"And Luke puts the toilet paper on the holder the wrong way.
"And Matt can be a real grouch in the morning."
"And Luke is cheerful when he gets up. He even whistles in the morning!"
"Hey, I didn't mean to start a family fight and have it end up in a divorce!" Marc laughed.
"Well, we were having fun at each other's expense but, seriously, the little things the other does which you dislike are the things you have to learn to live with."
"Or which you have to try to change," Matt added.
"And there are a hundred little things that go to make you very thankful you have your partner's love," I said, "like waking up and him being beside you."
"That's what I want but, even before that can be true, I've got to find a way to see Keith more than an occasional weekend. I knew that in Ohio, but now I definitely know it has to be."
"Maybe you can do it. Sure hope so," Matt said as I pulled into the Greywolfs' drive.
After Matt and I had said goodnight to Marc, we went to bed. Matt spooned myself into my back after kissing me goodnight. He was on his way to sleep when I turned over and asked, "Matt, why is love so difficult?"
"What do you mean, 'difficult'?"
"Well, I was thinking about Marc and Keith. It looks as though they will be separated and seldom get to be together. At best, they will have a couple weekends a month together. Then I got to thinking about others we know. Your mom and dad, for instance. There were objections to them being in love because of racial difference. Mom's family objected to Dad, I suspect out of guilt because they remembered what Hitler and the Germans had done to the Danes. David and Margaret had to overcome an age difference and a status thing--she being a doctor and he a nurse--and a money thing since she makes a lot more than he does. Uncle Michael and John had the same kind of money problem and an age difference. Michael and Mary Kathryn are too young. We sure had our problems. I wonder why that is?"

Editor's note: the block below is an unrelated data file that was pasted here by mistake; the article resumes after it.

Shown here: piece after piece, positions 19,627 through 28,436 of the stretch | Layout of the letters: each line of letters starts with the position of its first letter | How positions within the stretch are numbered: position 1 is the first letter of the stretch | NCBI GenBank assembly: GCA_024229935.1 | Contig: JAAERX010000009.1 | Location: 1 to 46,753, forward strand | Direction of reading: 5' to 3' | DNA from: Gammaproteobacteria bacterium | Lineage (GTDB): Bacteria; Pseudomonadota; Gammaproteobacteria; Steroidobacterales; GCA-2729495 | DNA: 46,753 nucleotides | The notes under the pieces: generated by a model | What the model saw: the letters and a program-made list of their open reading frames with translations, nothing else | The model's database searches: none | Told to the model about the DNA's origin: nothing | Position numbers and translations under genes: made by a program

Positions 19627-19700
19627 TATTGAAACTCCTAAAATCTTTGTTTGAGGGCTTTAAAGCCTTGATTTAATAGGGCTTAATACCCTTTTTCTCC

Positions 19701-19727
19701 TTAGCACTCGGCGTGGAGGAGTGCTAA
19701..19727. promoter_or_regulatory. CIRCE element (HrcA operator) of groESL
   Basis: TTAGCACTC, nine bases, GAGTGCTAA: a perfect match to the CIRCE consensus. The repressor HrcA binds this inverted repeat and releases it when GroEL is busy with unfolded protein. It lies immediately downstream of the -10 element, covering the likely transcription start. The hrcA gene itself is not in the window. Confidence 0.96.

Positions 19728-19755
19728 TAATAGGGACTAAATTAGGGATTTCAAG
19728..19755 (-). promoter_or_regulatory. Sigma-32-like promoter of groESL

"Remember 'The Scarlet Letter', Luke? Hester called her love-child Pearl, after the parable of 'The Pearl of Great Price', a parable about a man selling everything he had to buy the pearl? I think that's about love. Love costs because it is so valuable. It is in short supply so, in order to have it, it costs much. You have to be willing to give up everything in order to have it. You may not have to actually give up everything, but you have to be willing to."
"And hate is cheap."
"Maybe, maybe not. I guess you have to give up love, which is priceless, in order to hate, but I guess if you hate, you fail to see that love is a priceless treasure."
"Pretty deep stuff there, Dark Angel."
"Yea, but love is, pretty deep stuff I mean."
"Yea, but so very simple at the same time," I said as I kissed Matt very gently.
"Yea, it's as simple as getting a butterfly kiss from someone you love, your soulmate," Matt said as he snuggled in my arms and was asleep in seconds. I wasn't. I thought about our conversation about love. Matt was right, of course. Love is a treasure of great price and I was certainly willing to pay whatever it demanded of me because, without Matt's love I had nothing, was nothing.